If you, too, are looking for a little something to stave off your sweet tooth without breaking the sweetness bank, look no further than these bars!

Vegan Peanut Butter Energy Bars
(Adapted from Sally's Baking Addiction)


1/3 c. brown sugar
1/2 c. creamy peanut butter
1/2 c. mashed ripe banana (about 1 small banana)
2 tsp. vanilla extract
1 c. whole wheat flour
1 c. old-fashioned rolled oats
1 tsp. baking soda
1/4 tsp. salt
Scant 1/3 c. almond milk (or 2% milk)

Optional mix-ins: 1/2 c. raisins or chocolate chips (vegan if you want to keep it vegan)


1. Preheat oven to 350 degrees. Grease an 8 x 8 inch baking dish or line with parchment paper.

2. In a large bowl, mix brown sugar and peanut butter with an electric mixer until light and fluffy. Add mashed banana and vanilla extract, mixing well until smooth.

3. With the mixer on medium speed, add whole wheat flour, oats, baking soda, and salt. Mix until almost combined, with a few floury streaks. Slowly add almond milk until the dough comes together completely. Fold in mix-ins, if using. Spread into prepared pan.

4. Bake 20-23 minutes. Let cool completely before slicing into bars. Store in an airtight container in the refrigerator for up to one week.

Makes about 12 bars.

Wednesday, March 4, 2015

Chickpea Salad Wraps

Ah, the humble chickpea! The little legume that could. If you're not familiar with chickpeas, you may have heard them called by their alternate name, garbanzo beans. You know, like Ronald Reagan's lesser-known cinematic hit:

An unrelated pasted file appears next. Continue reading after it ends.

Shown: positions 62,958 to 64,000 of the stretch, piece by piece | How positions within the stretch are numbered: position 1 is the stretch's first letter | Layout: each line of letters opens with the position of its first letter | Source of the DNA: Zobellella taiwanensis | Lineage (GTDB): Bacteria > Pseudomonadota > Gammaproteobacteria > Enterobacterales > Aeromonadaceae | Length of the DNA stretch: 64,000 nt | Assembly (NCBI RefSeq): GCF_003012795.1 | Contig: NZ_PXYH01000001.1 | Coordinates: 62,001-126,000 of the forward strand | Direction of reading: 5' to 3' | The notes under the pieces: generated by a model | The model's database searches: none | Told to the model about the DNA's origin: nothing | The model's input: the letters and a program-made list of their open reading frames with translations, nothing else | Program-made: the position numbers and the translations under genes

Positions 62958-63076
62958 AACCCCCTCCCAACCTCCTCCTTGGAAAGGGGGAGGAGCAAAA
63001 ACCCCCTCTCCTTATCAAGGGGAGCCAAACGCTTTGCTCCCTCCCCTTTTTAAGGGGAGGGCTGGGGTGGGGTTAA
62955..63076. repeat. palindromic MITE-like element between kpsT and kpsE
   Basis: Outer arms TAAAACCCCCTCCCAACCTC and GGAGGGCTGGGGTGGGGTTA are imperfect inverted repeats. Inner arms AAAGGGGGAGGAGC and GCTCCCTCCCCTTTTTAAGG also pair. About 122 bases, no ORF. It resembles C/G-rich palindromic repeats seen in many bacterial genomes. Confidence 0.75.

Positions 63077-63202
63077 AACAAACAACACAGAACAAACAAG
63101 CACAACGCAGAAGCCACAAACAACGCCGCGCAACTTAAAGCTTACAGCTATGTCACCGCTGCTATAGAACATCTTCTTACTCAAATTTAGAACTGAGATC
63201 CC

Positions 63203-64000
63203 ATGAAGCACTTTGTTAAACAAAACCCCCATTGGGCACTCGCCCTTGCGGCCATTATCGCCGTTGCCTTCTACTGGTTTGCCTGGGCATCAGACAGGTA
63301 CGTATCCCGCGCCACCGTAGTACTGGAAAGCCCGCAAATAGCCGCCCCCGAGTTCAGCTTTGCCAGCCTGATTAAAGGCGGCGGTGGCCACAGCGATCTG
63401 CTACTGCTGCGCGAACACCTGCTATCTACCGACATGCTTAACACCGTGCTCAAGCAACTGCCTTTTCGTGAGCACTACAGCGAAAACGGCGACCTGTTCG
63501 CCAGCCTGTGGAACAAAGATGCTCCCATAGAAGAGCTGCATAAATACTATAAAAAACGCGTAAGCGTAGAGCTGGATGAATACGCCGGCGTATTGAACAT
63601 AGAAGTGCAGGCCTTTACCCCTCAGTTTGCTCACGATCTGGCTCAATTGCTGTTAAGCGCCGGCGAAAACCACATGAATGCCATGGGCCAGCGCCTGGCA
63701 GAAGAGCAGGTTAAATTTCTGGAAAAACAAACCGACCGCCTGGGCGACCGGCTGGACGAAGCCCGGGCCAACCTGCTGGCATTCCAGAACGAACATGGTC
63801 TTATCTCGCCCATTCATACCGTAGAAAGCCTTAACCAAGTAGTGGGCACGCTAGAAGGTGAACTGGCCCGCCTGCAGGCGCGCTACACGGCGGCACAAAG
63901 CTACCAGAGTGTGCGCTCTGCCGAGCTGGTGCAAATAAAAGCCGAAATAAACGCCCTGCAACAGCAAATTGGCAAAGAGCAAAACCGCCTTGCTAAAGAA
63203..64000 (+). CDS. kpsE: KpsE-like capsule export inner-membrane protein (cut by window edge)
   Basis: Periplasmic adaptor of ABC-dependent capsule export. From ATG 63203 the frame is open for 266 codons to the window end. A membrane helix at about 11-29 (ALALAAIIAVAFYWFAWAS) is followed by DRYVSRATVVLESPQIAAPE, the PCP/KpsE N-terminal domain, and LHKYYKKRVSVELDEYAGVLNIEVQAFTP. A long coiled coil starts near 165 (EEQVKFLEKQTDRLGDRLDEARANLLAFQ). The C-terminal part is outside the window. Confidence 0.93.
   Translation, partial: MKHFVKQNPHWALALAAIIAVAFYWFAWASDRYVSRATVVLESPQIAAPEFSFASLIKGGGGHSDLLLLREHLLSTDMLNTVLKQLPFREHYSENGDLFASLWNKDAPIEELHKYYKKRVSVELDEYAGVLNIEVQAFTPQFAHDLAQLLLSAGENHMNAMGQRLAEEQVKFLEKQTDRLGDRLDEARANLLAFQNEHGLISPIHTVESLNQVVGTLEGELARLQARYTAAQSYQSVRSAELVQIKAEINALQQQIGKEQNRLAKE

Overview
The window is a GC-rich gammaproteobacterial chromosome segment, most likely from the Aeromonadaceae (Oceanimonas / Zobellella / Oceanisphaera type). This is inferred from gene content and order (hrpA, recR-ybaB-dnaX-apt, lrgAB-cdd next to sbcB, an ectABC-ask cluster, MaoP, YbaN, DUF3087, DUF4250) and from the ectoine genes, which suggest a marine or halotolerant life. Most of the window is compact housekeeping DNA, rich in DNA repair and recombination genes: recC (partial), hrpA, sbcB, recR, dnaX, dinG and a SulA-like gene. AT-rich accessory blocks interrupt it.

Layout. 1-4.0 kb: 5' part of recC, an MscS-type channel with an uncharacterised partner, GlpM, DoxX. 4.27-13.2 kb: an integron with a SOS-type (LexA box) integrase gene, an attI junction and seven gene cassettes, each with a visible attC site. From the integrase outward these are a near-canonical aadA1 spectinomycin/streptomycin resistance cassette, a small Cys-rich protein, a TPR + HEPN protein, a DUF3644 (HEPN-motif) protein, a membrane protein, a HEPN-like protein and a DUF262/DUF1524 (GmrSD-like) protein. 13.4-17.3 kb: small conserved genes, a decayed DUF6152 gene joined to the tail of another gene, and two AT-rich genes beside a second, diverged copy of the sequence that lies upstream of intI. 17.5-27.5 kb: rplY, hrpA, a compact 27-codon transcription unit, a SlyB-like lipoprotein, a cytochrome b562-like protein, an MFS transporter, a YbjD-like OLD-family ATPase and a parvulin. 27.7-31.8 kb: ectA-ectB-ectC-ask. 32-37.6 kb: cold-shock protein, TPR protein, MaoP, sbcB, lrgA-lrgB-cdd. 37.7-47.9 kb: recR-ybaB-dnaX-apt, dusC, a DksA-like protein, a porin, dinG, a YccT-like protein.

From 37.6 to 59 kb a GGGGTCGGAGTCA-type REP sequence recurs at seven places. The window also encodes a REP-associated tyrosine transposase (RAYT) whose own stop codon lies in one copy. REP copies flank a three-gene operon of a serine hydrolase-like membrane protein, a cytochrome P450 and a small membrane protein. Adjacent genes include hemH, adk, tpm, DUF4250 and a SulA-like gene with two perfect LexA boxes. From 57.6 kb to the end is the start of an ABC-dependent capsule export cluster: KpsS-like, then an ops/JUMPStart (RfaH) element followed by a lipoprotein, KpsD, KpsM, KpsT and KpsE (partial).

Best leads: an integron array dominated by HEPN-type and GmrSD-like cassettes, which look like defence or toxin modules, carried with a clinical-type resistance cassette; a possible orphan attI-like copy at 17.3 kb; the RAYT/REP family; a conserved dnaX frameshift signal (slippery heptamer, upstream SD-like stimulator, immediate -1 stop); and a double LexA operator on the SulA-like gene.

Or if that doesn't ring a bell, they're also called Bengal grams, Egyptian peas, cecis, ceces, or chanas. Having so many different names could have to do with the fact that they've been around for over 7,500 hundred years, making them one of the oldest cultivated legumes on earth. Take that, Ancient Grains Cheerios!

Fortunately for all of us, chickpeas were not lost to antiquity and have continued to be cultivated to this day. Now you can find them in the grocery store in cans and dried in bags, or in this delicious lunch entree. (Or quick dinner entree, depending on your day.) On my perpetual quest to find more hearty vegetarian meals, I count these chickpea salad wraps as a watershed discovery. They're filling, flavorful, and pack a nutritional punch that is not to be trifled with. A half cup of chickpeas alone contains over 20% of your daily value of protein and an impressive 8 grams of fiber. 

In this recipe, you can pretty much mess around with the ingredients in any amount you like. I am infamously gluttonous in my fondness for mayo, so I prefer to add that with a bit of a heavy hand, but you could always cut back. Same goes for any of the other ingredients--except the chickpeas themselves, and the lavash, assuming you intend to eat it as a wrap and not straight out of the bowl. Though I won't say you won't be tempted...

Chickpea Salad Wraps
(Inspired by


2 15-oz. cans chickpeas/garbanzo beans, drained and rinsed
1/4 c. onion, diced fine
1/3 c. celery, diced fine
1/2 c. mayonnaise
2 Tbsp. lemon juice
1 1/2 tsp. dried dill weed
salt and pepper, to taste

4 whole wheat pitas or lavash bread


1. In a large bowl, mash chickpeas until they reach a consistency you like. (I prefer them to still be a bit chunky, not too smooth.)

2. Add all remaining ingredients except pitas and mix, seasoning with salt and pepper to taste.

3. Serve in pitas or lavash wraps.

Serves 4.